Ultimately the Court of Appeals affirmed the Appellate Division’s ruling, explaining that as the appointing authorities were Lynn and Malchow, Tipaldo “understandably did not report their alleged misconduct to them.” The court commented that the “scheme in which Lynn and Malchow purportedly engaged was quite deliberate. After entering into a contract with Lynn's acquaintance for the signs, they allegedly attempted to cover their tracks by publishing a notice seeking public bids and later releasing a memorandum stating that an immediate need for the signs required bypassing the normal bidding process. Thus, Lynn and Malchow would not likely have been receptive to plaintiff's complaints or reported themselves to the Department of Investigation.”*** 

The decision continues: “Under these particular circumstances, strict compliance with the reporting requirements of Civil Service Law § 75-b would not serve the purpose of the statute. Rather, courts should use their discretion in determining whether the overall actions of the plaintiff constitute a good faith effort to report the misconduct. In cases such as this — where the appointing authority is the one engaging in the alleged misconduct — an employee's good faith effort to report the misconduct should be evaluated with attention to the employee's practical inability to report to the appointing authority. The 'good faith' provision in the statute affords courts the discretion to determine whether a plaintiff has met its requirements and appears to adequately account for situations like the one presented here.”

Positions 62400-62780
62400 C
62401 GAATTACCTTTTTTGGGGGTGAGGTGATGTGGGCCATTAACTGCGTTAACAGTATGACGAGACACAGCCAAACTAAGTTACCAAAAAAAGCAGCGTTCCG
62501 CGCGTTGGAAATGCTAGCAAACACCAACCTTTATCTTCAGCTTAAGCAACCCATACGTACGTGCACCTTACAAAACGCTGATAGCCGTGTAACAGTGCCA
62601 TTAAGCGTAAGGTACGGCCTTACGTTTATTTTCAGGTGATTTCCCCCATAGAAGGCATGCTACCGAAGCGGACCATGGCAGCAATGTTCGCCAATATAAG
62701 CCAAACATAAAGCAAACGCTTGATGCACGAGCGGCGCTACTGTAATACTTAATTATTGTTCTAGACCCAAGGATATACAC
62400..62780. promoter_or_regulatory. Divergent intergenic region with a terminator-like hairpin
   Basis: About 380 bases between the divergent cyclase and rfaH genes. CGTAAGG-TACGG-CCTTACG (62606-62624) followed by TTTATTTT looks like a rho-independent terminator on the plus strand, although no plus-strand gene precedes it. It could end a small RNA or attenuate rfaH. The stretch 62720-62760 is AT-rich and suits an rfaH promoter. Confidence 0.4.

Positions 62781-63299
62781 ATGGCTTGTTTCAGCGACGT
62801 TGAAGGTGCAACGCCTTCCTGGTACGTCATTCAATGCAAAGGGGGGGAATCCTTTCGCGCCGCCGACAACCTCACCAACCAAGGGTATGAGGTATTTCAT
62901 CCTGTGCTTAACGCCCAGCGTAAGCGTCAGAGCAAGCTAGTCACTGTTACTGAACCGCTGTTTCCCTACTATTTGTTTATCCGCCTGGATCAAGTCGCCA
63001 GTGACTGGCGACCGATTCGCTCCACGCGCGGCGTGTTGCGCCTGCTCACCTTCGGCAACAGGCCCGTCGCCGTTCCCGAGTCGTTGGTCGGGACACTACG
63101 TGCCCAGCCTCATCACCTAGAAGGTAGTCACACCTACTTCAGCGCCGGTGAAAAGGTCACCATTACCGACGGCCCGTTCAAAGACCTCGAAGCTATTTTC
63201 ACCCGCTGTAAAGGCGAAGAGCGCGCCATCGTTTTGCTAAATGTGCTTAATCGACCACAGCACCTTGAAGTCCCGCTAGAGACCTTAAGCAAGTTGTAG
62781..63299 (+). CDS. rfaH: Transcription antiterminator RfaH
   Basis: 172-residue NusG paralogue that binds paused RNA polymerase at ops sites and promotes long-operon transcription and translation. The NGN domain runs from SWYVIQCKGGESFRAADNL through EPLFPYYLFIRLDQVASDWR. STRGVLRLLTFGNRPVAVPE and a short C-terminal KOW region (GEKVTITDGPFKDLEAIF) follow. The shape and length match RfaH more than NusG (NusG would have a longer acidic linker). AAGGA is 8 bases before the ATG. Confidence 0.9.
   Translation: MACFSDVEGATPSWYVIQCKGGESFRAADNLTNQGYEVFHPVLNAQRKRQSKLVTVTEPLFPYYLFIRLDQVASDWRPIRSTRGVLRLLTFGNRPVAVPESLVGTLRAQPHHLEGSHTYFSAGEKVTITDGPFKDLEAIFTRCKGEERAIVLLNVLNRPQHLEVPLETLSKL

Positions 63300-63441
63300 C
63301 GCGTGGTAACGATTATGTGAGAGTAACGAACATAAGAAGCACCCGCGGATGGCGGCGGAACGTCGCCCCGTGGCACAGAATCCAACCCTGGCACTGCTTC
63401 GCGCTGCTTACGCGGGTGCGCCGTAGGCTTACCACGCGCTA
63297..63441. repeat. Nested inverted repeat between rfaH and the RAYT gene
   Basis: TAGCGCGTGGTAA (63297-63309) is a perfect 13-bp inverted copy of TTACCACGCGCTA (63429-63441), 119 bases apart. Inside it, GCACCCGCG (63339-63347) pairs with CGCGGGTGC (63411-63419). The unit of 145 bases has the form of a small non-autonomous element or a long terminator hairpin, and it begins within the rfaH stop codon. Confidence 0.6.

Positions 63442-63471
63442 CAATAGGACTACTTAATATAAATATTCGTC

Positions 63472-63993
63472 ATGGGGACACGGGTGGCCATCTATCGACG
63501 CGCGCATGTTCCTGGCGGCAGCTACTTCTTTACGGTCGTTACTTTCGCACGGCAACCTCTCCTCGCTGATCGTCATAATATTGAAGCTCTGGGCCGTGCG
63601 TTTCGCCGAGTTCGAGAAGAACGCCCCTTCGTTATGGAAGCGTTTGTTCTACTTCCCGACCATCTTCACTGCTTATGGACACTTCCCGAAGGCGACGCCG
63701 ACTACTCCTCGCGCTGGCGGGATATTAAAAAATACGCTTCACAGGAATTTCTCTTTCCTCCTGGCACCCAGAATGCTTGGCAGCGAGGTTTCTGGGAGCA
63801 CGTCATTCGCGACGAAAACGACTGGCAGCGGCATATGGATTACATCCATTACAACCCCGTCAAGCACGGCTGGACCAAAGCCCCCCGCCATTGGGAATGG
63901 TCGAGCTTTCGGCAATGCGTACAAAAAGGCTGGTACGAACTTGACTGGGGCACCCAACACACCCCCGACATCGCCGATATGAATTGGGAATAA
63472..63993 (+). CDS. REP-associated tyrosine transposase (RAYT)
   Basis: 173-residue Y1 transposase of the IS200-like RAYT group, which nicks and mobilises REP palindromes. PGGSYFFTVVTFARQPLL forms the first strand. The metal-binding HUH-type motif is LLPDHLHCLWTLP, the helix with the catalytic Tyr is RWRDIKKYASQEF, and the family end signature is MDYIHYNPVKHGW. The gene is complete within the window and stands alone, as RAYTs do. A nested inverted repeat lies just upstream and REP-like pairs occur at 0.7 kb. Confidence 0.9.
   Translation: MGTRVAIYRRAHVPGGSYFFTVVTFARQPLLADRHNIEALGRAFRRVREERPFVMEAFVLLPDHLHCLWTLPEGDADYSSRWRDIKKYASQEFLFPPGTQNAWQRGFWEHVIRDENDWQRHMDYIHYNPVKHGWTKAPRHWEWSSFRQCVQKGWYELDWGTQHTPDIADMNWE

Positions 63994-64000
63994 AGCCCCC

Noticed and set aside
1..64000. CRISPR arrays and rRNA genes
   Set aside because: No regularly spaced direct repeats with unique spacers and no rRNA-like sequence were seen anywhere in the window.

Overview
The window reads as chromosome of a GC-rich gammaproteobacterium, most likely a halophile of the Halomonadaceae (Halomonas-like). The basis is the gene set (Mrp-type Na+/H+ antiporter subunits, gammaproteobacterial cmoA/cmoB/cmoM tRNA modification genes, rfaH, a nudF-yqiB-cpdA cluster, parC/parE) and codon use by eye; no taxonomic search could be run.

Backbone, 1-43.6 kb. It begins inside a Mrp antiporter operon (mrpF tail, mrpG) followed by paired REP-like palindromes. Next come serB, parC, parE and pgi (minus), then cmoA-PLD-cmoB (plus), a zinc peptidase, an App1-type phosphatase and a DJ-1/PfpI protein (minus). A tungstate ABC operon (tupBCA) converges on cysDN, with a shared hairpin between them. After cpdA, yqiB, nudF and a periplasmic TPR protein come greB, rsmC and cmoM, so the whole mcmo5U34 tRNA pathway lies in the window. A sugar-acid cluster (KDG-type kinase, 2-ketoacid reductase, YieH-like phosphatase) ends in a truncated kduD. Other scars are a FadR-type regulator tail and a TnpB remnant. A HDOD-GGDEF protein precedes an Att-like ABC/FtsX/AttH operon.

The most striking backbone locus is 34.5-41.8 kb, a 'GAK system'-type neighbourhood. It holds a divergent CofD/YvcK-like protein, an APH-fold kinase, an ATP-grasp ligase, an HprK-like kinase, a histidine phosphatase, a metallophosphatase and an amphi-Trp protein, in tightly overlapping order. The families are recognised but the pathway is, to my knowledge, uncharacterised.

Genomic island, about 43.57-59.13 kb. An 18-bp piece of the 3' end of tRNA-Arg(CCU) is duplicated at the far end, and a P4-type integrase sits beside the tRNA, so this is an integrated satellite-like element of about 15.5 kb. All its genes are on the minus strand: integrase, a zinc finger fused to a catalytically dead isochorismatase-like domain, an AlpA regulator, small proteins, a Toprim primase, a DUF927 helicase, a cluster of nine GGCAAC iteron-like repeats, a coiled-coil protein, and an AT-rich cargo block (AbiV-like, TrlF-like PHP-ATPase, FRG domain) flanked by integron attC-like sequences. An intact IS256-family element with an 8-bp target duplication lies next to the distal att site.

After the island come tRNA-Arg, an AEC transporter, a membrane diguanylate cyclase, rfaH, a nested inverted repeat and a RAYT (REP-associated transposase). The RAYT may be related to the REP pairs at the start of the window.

The Court of Appeals held that:

[1] Tipaldo complied with the statutory reporting requirement by informing his immediate supervisors of the misconduct and thereafter reporting the misconduct to the DOT Inspector General;

[2] Whistleblowing is encouraged to prevent employer misconduct and provide appropriate remedies when it occurs; and

[3] Employees in situations like Tipaldo's should not be required to report to the appointing authority where such a report would prove impractical and possibly impede prompt resolution of the matter.

Finally, the court observed that “In view of the requirement, set forth in both New York City Mayoral Executive Order No. 16[3][d] and the DOT employee handbook, that employees such as Tipaldo disclose misconduct to the DOT Inspector General directly and without undue haste or face possible termination of their employment, we cannot say that Tipaldo lacked 'good faith' in reporting to his immediate supervisors only one or two business days before he reported his allegations to the DOT Inspector General.”

Affirming the Appellate Division's ruling, Court of Appeals said that given the conditions Tipaldo was facing, an overall view of his actions demonstrates good faith compliance with Civil Service Law §75-b..

* A second issued considered by the Court of Appeals: is prejudgment interest is available under Civil Service Law §75-b and Labor Law §740 (5)? The court held that prejudgment interest is available in actions of this kind.

** In the course of this litigation the Inspector General issued his determination, following an investigation, concluding that Tipaldo "suffered an adverse personnel action taken in retaliation for his having reported to the [DOI] information concerning conduct which he knew or reasonably believed to involve an abuse of authority on the part of another City official." The report recommended that Tipaldo be reinstated to his former position or a comparable position. Defendants initially declined to reinstate Tipaldo, but later issued an order of compromise offering to reinstate him to a comparable position with back pay and benefits, which offer Tipaldo rejected.

*** The Defendants conceded that there was no duly designated individual to whom Tipaldo could have reported his allegations.

The decision is posted on the Internet at:

Handbooks focusing on State and Municipal Public Personnel Law continue to be available for purchase via the links provided below:

The Discipline Book at

Challenging Adverse Personnel Decisions at

The Disability Benefits E-book: at

Layoff, Preferred Lists at